Ahead of the start of the draft, we’ll take a look on DenverBroncos.com at the various choices that will await Paton on draft night or in the days before the start of the draft.
Without one obvious need, the Broncos could presumably trade up, stand pat at No. 9 or trade back to pick up additional picks. There’s a case to be made for each of those routes — and we previously made the argument for trading up and staying put at nine.
We finish with our argument for why the Broncos should trade back.
When the 2021 NFL Draft begins later this week, it’s possible that we will see a historic run on quarterbacks.
The Jaguars, Jets and 49ers will presumably each select a signal-caller, which would mark just the third time in the draft’s history that quarterbacks were chosen with the first three picks. If Atlanta chooses to find a long-term replacement for Matt Ryan — or if they trade the pick to another quarterback-hungry team — the 2021 NFL Draft could be the first ever to feature quarterbacks taken with the first four picks.
For Denver, an early run on quarterbacks could prevent the team from adding a signal-caller of their own in the first round — but it would also open up a series of possibilities for the Broncos when they come on the clock at No. 9. In all likelihood, the run on QBs would give the Broncos their choice of defensive player — which is why it makes sense to move back into the teens and acquire extra picks.
The Broncos don’t have a singular gaping hole on their roster, and while trading back would likely prevent the team from getting its first choice of talented playmaker, they’d still have plenty of options if they moved back anywhere from No. 14-18.
At that point in the draft, the Broncos could still have their pick from a group of players that includes cornerback Jaycee Horn, offensive tackle Rashawn Slater, linebackers Micah Parsons and Jeremiah Owusu-Koramoah and edge rushers Kwity Paye and Jaelan Phillips. If they drop down a bit more, perhaps running backs Najee Harris and Travis Etienne and safety Trevon Moehrig also become options.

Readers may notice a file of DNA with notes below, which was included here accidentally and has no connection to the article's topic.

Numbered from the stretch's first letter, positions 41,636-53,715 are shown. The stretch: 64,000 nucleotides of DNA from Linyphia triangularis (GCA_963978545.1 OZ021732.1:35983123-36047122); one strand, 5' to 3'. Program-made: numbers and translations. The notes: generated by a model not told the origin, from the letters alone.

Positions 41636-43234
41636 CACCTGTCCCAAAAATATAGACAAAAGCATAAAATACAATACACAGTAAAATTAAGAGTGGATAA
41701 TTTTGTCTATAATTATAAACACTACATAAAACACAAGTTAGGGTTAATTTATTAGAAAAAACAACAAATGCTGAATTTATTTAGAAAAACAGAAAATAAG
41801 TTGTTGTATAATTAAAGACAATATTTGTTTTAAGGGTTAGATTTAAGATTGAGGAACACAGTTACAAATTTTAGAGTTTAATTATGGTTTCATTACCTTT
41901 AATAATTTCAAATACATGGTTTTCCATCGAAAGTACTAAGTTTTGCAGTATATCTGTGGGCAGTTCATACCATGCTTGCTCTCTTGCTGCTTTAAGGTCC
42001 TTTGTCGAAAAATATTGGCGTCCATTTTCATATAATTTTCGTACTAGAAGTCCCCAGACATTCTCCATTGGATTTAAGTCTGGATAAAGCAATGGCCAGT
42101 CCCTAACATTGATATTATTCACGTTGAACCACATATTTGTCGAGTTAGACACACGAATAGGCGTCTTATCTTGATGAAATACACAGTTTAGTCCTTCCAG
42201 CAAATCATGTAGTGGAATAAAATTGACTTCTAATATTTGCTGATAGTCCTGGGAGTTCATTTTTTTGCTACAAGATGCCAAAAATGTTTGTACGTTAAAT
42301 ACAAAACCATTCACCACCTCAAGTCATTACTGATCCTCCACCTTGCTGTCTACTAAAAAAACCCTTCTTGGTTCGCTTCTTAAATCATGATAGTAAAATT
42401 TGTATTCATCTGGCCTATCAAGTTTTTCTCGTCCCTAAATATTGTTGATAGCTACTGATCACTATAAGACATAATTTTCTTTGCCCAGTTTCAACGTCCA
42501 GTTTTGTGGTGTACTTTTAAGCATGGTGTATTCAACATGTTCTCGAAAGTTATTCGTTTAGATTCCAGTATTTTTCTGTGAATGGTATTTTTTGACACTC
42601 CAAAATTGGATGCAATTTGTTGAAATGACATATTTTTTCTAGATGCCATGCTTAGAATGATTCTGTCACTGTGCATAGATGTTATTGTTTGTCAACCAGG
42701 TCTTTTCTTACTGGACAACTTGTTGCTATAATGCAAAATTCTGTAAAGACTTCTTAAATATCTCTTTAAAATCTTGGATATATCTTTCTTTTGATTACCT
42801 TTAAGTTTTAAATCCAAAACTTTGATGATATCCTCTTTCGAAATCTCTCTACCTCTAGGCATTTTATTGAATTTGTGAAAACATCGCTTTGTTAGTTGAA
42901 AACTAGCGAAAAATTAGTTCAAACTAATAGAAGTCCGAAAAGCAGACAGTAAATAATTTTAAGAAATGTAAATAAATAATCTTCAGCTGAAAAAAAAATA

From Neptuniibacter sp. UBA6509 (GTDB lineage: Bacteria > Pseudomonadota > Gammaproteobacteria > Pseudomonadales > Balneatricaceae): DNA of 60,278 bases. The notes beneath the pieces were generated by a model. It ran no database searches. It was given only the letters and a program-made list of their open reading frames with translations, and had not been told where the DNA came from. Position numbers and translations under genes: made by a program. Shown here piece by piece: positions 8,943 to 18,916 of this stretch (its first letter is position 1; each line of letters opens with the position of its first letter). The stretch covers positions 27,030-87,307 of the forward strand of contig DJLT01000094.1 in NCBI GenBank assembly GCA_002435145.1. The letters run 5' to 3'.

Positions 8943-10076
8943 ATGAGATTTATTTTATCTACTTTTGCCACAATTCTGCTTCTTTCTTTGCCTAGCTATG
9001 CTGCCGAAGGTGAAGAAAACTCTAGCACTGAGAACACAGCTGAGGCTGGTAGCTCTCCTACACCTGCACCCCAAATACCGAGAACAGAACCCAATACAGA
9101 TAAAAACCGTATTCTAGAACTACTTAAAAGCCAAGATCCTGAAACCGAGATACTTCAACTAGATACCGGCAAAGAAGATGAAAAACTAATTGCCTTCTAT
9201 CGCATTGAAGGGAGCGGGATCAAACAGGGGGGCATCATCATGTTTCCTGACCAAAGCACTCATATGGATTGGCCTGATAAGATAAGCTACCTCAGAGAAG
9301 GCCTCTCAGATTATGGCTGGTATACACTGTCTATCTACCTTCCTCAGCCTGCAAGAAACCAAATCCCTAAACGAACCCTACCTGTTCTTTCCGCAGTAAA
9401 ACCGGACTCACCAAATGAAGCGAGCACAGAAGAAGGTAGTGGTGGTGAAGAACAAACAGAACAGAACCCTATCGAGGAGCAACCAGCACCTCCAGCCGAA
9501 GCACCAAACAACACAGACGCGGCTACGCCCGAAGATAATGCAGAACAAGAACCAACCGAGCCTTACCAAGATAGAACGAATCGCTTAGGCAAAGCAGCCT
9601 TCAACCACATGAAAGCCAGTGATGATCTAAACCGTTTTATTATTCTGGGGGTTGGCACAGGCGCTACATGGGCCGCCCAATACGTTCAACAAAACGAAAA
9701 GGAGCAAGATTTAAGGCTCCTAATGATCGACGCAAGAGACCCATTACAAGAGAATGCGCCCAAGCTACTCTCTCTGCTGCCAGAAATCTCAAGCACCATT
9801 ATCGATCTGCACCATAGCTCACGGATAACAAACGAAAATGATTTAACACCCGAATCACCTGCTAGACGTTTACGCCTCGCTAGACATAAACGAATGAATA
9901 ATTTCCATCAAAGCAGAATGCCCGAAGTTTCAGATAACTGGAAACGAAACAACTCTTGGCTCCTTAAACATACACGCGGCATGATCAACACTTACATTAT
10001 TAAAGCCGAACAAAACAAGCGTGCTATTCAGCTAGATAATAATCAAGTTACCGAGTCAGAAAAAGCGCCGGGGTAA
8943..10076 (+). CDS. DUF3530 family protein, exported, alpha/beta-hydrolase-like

In any NFL Draft, there’s no guarantee that the player a team chooses is going to pan out. Even the proverbial safe picks can flame out, and there’s no guarantee that the player the Broncos will get at nine will be a better player than a prospect the team could select a few minutes later.
Paton shared recently that while with the Vikings, he and the rest of the scouting staff believed there was a proven way to improve your chances of succeeding through the draft — and it didn’t have to do with any individual player.
When possible and practical, the Vikings would choose to trade back to acquire extra picks — or as Paton called them recently, more darts.
“If a player is there, we were going to take him,” Paton said in his pre-draft press conference. “But if there were three players we still liked, we were going to try and trade back and accumulate capital. I guess the philosophy is the more darts, the better chance you have to hit the bullseye. You know how it is. If you have seven picks and you hit on half, that’s not great. You get three players. We always liked to have 10-plus and just have more darts.”
The Broncos currently have nine picks, which means a trade down could be an easy way to give the team more opportunities to find impact players. Especially if a quarterback is still on the board at No. 9, the Broncos could potentially get a haul to move back even a few picks. At that point, it may be more practical to capitalize on the opportunity and secure an extra second- or third-round pick.
An extra top-100 pick or two this year could give the Broncos key depth and a future starter, while a second-round pick in 2022 could give the Broncos the ammo they need if they want to trade up for a quarterback next year.
Trading back isn’t the most glamorous option. It won’t garner the headlines or the A-plus grades after draft.
As Paton looks to fortify the Broncos’ roster, though, it may just be the smartest move that Denver can make.